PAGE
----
Monash Student Hub: Open Minds, Open Spaces
Beyond institutions for learning and innovation, universities serve as equally valuable centres for culture and socialisation. In the shared interstitial space between buildings and classes, young minds make formative bonds that shape career trajectories.
Engaging and impactful, Monash University’s new student hub is specifically geared for connection, productivity and informal study. Sitting in the heart of Caulfield campus and originally designed by Denton Corker Marshall, Building K was identified as an ideal site – well positioned to capture foot traffic between the railway station behind and the adjacent campus green, surrounded by established retail and hospitality businesses.
“The new design takes an unused space and really opens it up, to welcome in more students,” says Tuyet-Anh, Project Manager with the Buildings and Property Division at Monash University. “This suited the university’s aims, and makes for a stronger campus community.”
In conversation with the university, DS Architects found opportunities to meaningfully embed the new hub on site, enhancing the student experience through responsive design and planning. With construction budgeted at $3 million, the sensitive refurbishment involved a total remapping of 975 square metres of largely underutilised ground floor in the existing computer science technology building, transformed into a thriving co-curricular space for all students.
Leveraging its close proximity to the common green, students approach the hub through an attractively landscaped urban realm, with concrete benches creating natural gathering points on the timber decking. Two large new doors and the introduction of servery windows at the entrance helps to dissolve the barrier between indoors and out, with casual workstations at each sill overlooking this transient public space.
“Early on, the hub was projected as more of an internal refurbishment. DS Architects clarified these ideas, suggesting how we might better integrate internal and external space, and get better use out of it,” says Tuyet-Anh. “By the end of the design stage, we were looking at the project as a whole, incorporating the campus master plan.”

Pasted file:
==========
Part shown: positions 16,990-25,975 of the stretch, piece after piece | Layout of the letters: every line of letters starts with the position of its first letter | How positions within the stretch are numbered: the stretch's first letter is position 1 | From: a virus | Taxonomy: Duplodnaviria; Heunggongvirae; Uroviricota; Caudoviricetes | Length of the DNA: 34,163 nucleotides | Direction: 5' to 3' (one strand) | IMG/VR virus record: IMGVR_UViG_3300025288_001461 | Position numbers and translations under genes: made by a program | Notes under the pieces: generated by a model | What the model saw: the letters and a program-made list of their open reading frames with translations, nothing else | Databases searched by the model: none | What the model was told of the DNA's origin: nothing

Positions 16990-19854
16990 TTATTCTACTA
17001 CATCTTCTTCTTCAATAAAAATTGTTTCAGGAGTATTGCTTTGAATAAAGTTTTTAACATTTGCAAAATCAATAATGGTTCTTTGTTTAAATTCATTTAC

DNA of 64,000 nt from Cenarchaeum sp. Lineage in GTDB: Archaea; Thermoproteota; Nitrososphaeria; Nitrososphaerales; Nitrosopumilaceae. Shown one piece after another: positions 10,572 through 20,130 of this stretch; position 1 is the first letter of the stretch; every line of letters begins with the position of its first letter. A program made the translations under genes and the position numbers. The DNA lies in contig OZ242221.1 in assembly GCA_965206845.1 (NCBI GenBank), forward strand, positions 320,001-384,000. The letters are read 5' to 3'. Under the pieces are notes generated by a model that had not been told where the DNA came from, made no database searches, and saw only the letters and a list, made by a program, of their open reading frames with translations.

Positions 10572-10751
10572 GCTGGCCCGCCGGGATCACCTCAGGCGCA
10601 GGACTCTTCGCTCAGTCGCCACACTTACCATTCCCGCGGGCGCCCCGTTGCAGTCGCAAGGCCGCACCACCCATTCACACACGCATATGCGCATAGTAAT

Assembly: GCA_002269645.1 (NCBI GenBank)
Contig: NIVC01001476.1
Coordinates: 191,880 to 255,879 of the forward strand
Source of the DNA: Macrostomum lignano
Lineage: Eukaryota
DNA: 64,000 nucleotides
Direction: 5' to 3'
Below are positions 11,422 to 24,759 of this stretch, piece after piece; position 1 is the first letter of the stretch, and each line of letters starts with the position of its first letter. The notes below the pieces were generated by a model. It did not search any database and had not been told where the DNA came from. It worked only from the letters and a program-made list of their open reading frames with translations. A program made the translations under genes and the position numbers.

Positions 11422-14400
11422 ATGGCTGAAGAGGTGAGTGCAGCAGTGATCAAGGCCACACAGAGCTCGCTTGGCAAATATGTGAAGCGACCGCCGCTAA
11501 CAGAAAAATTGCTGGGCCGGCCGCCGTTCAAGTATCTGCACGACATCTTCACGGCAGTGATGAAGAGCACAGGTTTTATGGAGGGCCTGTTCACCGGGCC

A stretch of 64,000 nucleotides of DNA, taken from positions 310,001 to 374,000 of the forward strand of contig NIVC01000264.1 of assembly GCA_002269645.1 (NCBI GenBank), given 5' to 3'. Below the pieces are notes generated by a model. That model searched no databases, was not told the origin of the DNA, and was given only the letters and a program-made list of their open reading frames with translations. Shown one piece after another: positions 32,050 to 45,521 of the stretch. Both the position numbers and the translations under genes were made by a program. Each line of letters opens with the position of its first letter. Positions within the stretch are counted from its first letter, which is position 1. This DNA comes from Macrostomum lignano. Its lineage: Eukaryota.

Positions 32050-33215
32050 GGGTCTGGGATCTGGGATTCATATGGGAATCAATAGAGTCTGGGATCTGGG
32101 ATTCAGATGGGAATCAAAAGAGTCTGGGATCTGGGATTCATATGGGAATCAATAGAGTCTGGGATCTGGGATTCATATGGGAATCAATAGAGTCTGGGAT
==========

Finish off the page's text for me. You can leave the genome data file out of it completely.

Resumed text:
Having previously delivered the updated fit out of Level 2 in the same building, including classrooms and an informal student space, DS Architects built on this expertise in maximising functionality and engagement across a deep floorplate. To this end, shared social areas were placed toward the entrance, with a planning room used for co-curricular teaching by the English Connect group, administration areas and upgraded staff offices further within.
A kitchenette and AV equipment support a range of event formats in the student lounge, with space in one corner for a stage and adaptive lighting overhead. Easy flexible use is supported in various ways, with loose furniture enabling multiple seating configurations, credenza doors to one side allowing the hub to be divided into two separate rooms, and ample storage strategically tucked into the floorplan.
DS Architects’ prior work in Building K established guidelines for retaining its original character, using the yellow external features as part of an intuitive wayfinding system. Teamed with vibrant orange and blue, this exuberant palette defines portals and accentuates existing architecture, affirming the university’s visual identity.
“The building has such an expressive design language externally, but inside it was quite conventional,” says Carlee Smith, Associate at DS Architects. “You wouldn’t have been able to tell that you were in such a distinctive piece of architecture, from the inside. So we tried to continue those features, and relate them internally.” Serendipitously, Carlee was able to draw on lived experience of the campus in developing the architectural response, being an alumni herself.
The project management team held working groups with stakeholders, presenting on a fortnightly basis to ensure individual concerns were heard, and requirements were addressed. The resulting design sought to improve accessibility and connection to neighbouring businesses, to bolster trade and strengthen the campus community going forward. Despite the increased lead times and complexity of construction during covid lockdowns, the collective team of consultants, project management and builders worked in step to ensure all was delivered as projected. An extra level of coordination was required with the university, in order to achieve minimal disruption to students, as well as adjoining departments and businesses, who continued trading throughout the build.
Demolition was scheduled in consideration of exam times, outside of school hours or on weekends. With construction beginning in September of 2022, and successfully completed by January 2023, the new student hub was up and running in time for Orientation Week.
Now six months on from opening, it is with great satisfaction to all involved that the finished design looks almost identical to the renders. Staff have settled into their new offices, enjoying constant daylight access and use of new consultation and breakout rooms. The hub is used even outside of class hours, to host movie nights, dinners, and even perhaps an upcoming concert in the wings.
“Wherever you walk in there, it’s clear that the space is heavily utilised – it’s full of people studying, socialising and using the facilities round the clock,” says Tuyet-Anh. “It’s a place that contributes so much, not just to the students, but also the staff experience, and culture of the uni overall.”